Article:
Last Friday, I saw the latest Resident Evil film — Resident Evil: Afterlife.
What can I say about Resident Evil: Afterlife? I’ve been trying to figure that out for two days now. For obvious reasons, this movie – like the other Resident Evil films — is just a video game put up on screen. The film is a collection of set pieces that are all built around various characters having to complete tasks in a certain amount of time. You can almost imagine various instructions popping up on the screen: ”Clear the roof so that Alice can land her plane.” ”Swim through the basement to get the weapons cache.” “Reach The Underground Tunnel Before The Building Explodes.” In the lead role of Alice, Mila Jovovich still can’t act and director Paul W. S. Anderson still seems to believe that any cinematic weaknesses can be covered up by slow motion.
(By the way, there’s a chance that you might see the name Paul W. S. Anderson in the opening credits and you might say something like, “I guess he has to make movies like this so he can make movies like There Will Be Blood.” Do not say this out loud because, while it’s totally understandable that you might be hyperactive and therefore, you sometimes say the first thing that pops into your head or maybe you just sometimes get in a kinda ditzy state of mind and you might just happen to forget that Paul W. S. Anderson is not Paul Thomas Anderson, the people you saw the movie with will still be making fun of you at least two days later.)
This is the type of movie that critics hate and that , all things considered, I should probably hate too. After all, I’ve devoted a lot of time and energy to criticizing Avatar for having a predictable plot. So, how can I not hate a film, like Resident Evil: Afterlife, that doesn’t even have a plot to begin with?
Well, I didn’t hate Resident Evil: Afterlife. I certainly didn’t love it and I think that it’s a total failure of as a zombie film (but then again, we all know the Resident Evil films aren’t really zombie films to begin with) but the movie is really the epitome of stupid fun. The movie doesn’t pretend to be anything other than that.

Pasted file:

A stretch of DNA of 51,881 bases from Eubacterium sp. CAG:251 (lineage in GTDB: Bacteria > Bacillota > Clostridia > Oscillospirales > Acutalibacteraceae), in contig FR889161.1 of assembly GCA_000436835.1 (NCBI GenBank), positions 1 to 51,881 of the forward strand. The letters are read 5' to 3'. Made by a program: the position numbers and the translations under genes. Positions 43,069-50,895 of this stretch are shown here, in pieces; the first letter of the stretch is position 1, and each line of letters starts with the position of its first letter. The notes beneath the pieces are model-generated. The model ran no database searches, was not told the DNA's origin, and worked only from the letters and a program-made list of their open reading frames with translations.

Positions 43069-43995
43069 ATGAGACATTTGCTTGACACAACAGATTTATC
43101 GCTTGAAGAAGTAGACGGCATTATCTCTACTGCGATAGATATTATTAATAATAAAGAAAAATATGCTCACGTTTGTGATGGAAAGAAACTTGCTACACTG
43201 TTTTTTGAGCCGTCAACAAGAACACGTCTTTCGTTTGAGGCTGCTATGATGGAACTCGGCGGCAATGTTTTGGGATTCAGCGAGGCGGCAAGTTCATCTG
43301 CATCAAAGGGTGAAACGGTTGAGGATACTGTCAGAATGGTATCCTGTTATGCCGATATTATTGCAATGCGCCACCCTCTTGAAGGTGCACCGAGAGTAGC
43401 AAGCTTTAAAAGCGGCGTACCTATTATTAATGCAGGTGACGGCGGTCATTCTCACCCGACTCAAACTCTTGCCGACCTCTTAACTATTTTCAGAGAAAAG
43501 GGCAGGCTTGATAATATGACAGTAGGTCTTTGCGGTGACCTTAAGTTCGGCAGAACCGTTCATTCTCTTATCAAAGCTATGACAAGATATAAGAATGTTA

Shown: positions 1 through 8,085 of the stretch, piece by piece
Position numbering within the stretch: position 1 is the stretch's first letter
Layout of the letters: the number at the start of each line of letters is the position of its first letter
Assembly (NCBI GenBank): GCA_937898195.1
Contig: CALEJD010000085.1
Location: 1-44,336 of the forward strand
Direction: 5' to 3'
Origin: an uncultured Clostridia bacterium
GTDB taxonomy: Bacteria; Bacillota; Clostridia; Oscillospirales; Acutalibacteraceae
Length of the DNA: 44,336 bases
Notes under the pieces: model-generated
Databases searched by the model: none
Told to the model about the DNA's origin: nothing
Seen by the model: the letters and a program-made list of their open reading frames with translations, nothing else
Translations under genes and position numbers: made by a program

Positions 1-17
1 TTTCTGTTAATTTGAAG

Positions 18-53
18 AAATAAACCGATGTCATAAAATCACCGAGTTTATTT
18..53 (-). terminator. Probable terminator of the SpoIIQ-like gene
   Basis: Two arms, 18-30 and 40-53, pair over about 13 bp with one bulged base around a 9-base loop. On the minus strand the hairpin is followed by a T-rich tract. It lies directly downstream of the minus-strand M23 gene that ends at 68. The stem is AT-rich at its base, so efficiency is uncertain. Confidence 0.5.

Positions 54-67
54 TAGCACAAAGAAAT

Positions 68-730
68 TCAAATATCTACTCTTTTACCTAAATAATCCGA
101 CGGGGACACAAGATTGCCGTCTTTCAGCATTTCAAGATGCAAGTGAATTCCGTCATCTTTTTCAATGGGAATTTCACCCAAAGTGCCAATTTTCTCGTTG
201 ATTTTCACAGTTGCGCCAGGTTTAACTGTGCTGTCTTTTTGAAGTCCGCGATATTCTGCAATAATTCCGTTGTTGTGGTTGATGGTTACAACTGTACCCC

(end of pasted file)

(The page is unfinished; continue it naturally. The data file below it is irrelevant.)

Sometimes, you just have to stop worrying and go with the flow.
I have to admit that I’ve never actually played the Resident Evil games before and whenever I’ve seen any of the movies, I’ve had to take my good friend Jeff with me so that he could explain what was going on. To be honest, I’ve made him explain it to me several times and I still don’t quite get it all but he’s so cute when he tries. I did try to watch him play one of the Resident Evil games once. At one point, he started talking back to the imaginary people on the TV screen, saying, “No, how about you go down there and find them!?” So, to be honest, that’s what I think about when I think about Resident Evil.
(And, to be honest, I kind of wish that — at one point during the movie — either Alice or her sidekick Claire — played by Ali Larter — had said something along those lines instead of just blindly agreeing to run off alone into hordes of zombies. It’s what I would have said. “You want me to go swim through the flooded basement to retrieve those weapons? Hey, fuck you, Mr. Man. You go do it if you want those freaking guns so much…”)
Anyway, I’ve been told that the big deal in this film is that Wentworth Miller shows up playing Claire’s brother, Chris. Apparently, Chris is a big deal in the game. He doesn’t really do much in this film but that’s okay. Jovovich and Larter kick more than enough ass on their own. Since I’m always a fan of any movie that features women fighting back (as opposed to just waiting to be rescued), that was fine with me.
Anyway, the demonic dogs and all the usual zombies all show up but, to be honest, their presence is almost an afterthought. They don’t have much to do. If I did really have any huge complaint with this unambitious film, it’s that you never really believe that the zombie apocalypse would be that hard to survive. The zombies, quite frankly, are way too metrosexual.
But as I said before, this is a fun film as long as you don’t think about it. It’s a movie to see with a group of friends so you can all take turns making silly comments. On the plus side, the film’s opening — in which Tokyo is destroyed — is very well done and the film has an excellent musical score. This is a movie that was designed to be played loud.
Oh — and the 3-D effects? Actually, the 3-D effects were surprisingly good and Anderson actually makes good use of them. Admittedly, they made me feel car sick but that’s on me. Don’t blame the movie.